Bulletin Board excerpt


From (St. Paul Pioneer Press) Bulletin Board, November 22, 2003

Back to: Poet X Home

. . . . .

Karen of St. Cloud: "Whew! What a relief! I think I've had my first B-M.

"Two weeks ago, I was helping a friend tear out some old carpeting. This was some pretty ugly stuff: medium blue, light blue, and white lightning bolt zigzag shag. Just plain nasty.

"But we knew that, once it was torn out and in the trash, and the remnants of the rapidly crumbling foam backing were vacuumed up, that would be the end of it.
"Or so we thought.

"The carpet was ripped up, the crumbs swept away, when what to our wondering eyes should appear but the most gawdawful apparition on the floor. And it didn't go away. It just stayed there. It looked like an area rug that had been heat-sealed into the floorboards. The color combination, design, border, and all looked like (breakfast eaters, avoid this! stop reading now!) pizza puke.

"What was this decorating disaster from the '20s? A linoleum carpet. I never knew there was such a thing. And asbestos-laden, to boot.

"Two days of mask-wearing, scraper- and heat-gun-toting, profanity-muttering later, that nightmare was gone also. Linoleum carpet. Who thought up that little bit of ugliness?

"(I'd had linoleum in my bedroom as a child, but it was pretty, late-'50s linoleum, with turquoise and pink stars and built-in sparkles. I thought it was lovely.)

"To recuperate from my ordeal, I took a long, hot shower. Drained the tank. And then I settled down with the latest choice from one of my book clubs (the one where we actually read the book; in my other book club, we pretty much just sit around and eat snacks  not that there's anything wrong with that).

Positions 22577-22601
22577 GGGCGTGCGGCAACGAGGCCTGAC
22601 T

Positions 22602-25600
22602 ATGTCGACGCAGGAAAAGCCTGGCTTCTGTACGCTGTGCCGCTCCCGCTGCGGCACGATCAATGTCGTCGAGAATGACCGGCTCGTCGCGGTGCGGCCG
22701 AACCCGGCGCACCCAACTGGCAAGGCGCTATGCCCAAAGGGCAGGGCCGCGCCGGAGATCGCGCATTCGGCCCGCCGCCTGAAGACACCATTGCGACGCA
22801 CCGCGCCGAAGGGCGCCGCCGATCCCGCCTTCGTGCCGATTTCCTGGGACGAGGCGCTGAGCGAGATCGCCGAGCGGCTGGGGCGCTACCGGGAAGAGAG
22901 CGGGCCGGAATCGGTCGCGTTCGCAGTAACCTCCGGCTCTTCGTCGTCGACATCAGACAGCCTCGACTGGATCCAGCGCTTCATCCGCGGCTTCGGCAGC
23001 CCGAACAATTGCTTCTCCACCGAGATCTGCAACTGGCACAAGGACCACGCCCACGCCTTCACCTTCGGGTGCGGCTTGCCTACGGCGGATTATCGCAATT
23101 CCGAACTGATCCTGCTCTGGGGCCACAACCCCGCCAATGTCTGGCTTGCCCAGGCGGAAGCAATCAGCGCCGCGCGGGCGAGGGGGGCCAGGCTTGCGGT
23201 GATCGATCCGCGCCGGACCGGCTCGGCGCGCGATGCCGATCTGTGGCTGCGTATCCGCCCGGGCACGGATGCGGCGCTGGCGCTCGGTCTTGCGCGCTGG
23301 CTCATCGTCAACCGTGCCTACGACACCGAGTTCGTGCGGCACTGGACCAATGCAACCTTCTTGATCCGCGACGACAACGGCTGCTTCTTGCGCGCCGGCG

"In 'The Persian Pickle Club,' which takes place during the '30s in Kansas, one of the characters bends over and has to be careful so her porcelain brooch doesn't fall off her blouse and break on the... linoleum carpet.



Poet X of PDX: "As readers continue to tell their stories of 'finally' having had B-Ms, I sense a community of folks who need some help in that regard. Because I have my share of B-Ms somewhat regularly, what follows is a sort of laxative recipe for the uninitiated.

"The most important activity in attaining B-Ms seems to be reading  frequent reading. Newspapers and books are the favored forms, but billboards and bumper stickers will also work. I'd like to add here a comment about hanging out with good writers rather than trash writers, but that's a whole different recipe card.

"A personal favorite B-M inducer is watching 'Jeopardy!' Trivia games such as Trivial Pursuit have a similar influence. Crossword puzzles, especially the good ones (NYTimes), are also an excellent source of wide-flung references and citations conducive to having a healthy B-M.

"It also seems to help to keep abreast of current events, from the large, political-global things to the more cultural-flavor-of-the-month ones, no matter your age. Just because I'm closer to 50 than 40 doesn't mean I can't enjoy the current confab of young-boy singers, John Meyer, Jonny Lang, Jason Mraz, Jack Johnson and Damien Rice (they fit into my CD rack beside James Taylor, Neil Diamond, Freddy Mercury, Jay & the Americans and Syd Barrett quite nicely, actually).

"Hopefully that last sentence will provoke B-Ms in enough readers that I can stop there, my task done."

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